"It's important for any city to give media and radio coverage to the people who are really working hard," he says. "You know, everybody starts off somewhere. Even The Beatles were a little club band."

Perhaps the most popular part of White's show is the album of the week, where he and guests spin a vinyl record in full. It started in January 2018 to commemorate the passing of the Cranberries' Dolores O'Riordan. It's been an effective way to add to his everyman appeal.

"He preps, but it doesn't feel like it," Cutler says. "You're just at his house, kicking back and having a beer and just listening to a record together. I think that's something that, because of the digital age, has been lost."

For his part, White says the vinyl component has helped build better, more engaging shows.

"I build a show based on feelings," he says. "When we were at the driest of last summer, I said, 'Let's do a rain dance.' I had a YouTube channel playing 10 hours of thunderstorms. I put on songs like 'Who'll Stop The Rain' by Creedence Clearwater Revival and 'Only Happy When It Rains' by Garbage."
As an extension of that, White's used vinyl to get people focused on local radio amid the age of streaming.

"Corporate radio, and maybe sometimes Spotify, they keep people in the safe bubble," White says. "It's all about subscriptions for Spotify or advertising for commercial radio. So I get it, but in the same respect, independent radio has a totally different feel. And that's where I love having the freedom to be able to push outside those boundaries for people."

He adds: "It's hard [for bands] to stay motivated and stay passionate about something that is basically bleeding you dry financially and exhausting you. I think that's a thing where you're putting back into the community. It's not about numbers for me; it's about sharing someone's art with other people."

He adds, "I do have personal relationships with a lot of the musicians in the music scene. And I think [it] becomes like having family over. It's all, you know, the tapestry of life."

Why leave all that behind? White's headed to Nashville, to be closer to family. And he's hopeful that once there, he can pick back up his work.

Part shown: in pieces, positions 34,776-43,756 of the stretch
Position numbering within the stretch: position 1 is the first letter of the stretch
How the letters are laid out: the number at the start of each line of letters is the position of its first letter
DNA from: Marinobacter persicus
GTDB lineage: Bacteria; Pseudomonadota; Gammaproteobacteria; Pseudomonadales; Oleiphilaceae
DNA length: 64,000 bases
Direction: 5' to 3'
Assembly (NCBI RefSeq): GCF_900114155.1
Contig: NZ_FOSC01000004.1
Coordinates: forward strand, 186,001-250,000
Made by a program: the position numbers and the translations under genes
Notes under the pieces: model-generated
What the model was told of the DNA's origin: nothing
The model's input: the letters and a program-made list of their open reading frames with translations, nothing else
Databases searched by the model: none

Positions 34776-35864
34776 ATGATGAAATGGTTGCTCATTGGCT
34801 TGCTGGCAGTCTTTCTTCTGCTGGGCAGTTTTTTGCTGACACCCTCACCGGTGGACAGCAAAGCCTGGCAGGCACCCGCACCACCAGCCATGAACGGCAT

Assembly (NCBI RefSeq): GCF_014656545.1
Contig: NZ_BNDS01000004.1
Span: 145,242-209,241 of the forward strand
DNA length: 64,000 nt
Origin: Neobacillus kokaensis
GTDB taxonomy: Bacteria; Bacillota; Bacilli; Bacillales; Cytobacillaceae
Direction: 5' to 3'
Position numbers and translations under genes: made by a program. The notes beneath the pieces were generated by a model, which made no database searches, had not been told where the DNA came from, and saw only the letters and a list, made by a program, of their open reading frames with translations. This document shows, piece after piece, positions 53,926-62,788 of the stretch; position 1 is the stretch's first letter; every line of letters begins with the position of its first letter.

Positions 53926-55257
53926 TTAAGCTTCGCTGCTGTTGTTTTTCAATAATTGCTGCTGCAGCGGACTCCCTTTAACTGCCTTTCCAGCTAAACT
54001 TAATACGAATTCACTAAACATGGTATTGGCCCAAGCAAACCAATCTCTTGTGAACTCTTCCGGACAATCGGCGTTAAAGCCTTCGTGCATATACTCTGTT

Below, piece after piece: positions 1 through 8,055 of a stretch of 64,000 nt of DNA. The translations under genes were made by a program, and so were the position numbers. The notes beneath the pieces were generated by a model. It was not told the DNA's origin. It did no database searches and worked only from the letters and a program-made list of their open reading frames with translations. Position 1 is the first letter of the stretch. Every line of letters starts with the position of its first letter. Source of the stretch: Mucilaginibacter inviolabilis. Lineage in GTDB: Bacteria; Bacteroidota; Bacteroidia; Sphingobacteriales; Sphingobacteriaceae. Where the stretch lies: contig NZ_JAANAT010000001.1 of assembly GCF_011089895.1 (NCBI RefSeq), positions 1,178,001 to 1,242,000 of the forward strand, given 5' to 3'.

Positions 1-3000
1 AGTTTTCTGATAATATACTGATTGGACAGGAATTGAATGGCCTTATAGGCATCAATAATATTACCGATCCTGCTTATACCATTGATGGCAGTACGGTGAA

"I'm fairly certain I could make friends in any scene," he says. "I can get involved with someone who's good at media and recording and video. Maybe we can put our hands together to make a new show."

White says that he's thinking of this decision as "wrapping up right now, but not shutting the door completely." Regardless, he's still thinking about the legacy for this phase of his career.

"I've helped spread the joy of vinyl to other people," he says. "The experience of listening to a full vinyl record, doing it on the radio and doing unconventional radio ... hopefully people are hearing some old-school radio."

Cutler, who appeared on White's penultimate show (September 23) to share memories and spin Green Day's American Idiot, says, "It's going to be very sad that first Thursday that he's not there. But he knows he always has a home with us, no matter what he has planned."

Local musicians, meanwhile, have a slightly different perspective.

"He's going to fly back in and we're going to see him a lot," Knisely says. Diaz and The Black Moods agreed, adding, "He might be leaving Phoenix, but we tour so much, so we're going to be spoiled."

If anything, Knisely says, a relocation will only make White an even greater champion of local music.

"He can still stream and play Arizona bands," he says. "He'll have even more bands he'll meet to throw in the mix, and keep tagging all those people and getting those shares."

For now, there's one more show to do. He's ready to end his KWSS run in style, with friends and great tunes.

"I want to have a party," he says. "There'll be all kinds of wildness going on. I've had a couple hundred musicians over the last four years. I'm going to celebrate with them, and hopefully, we'll get a show out of it."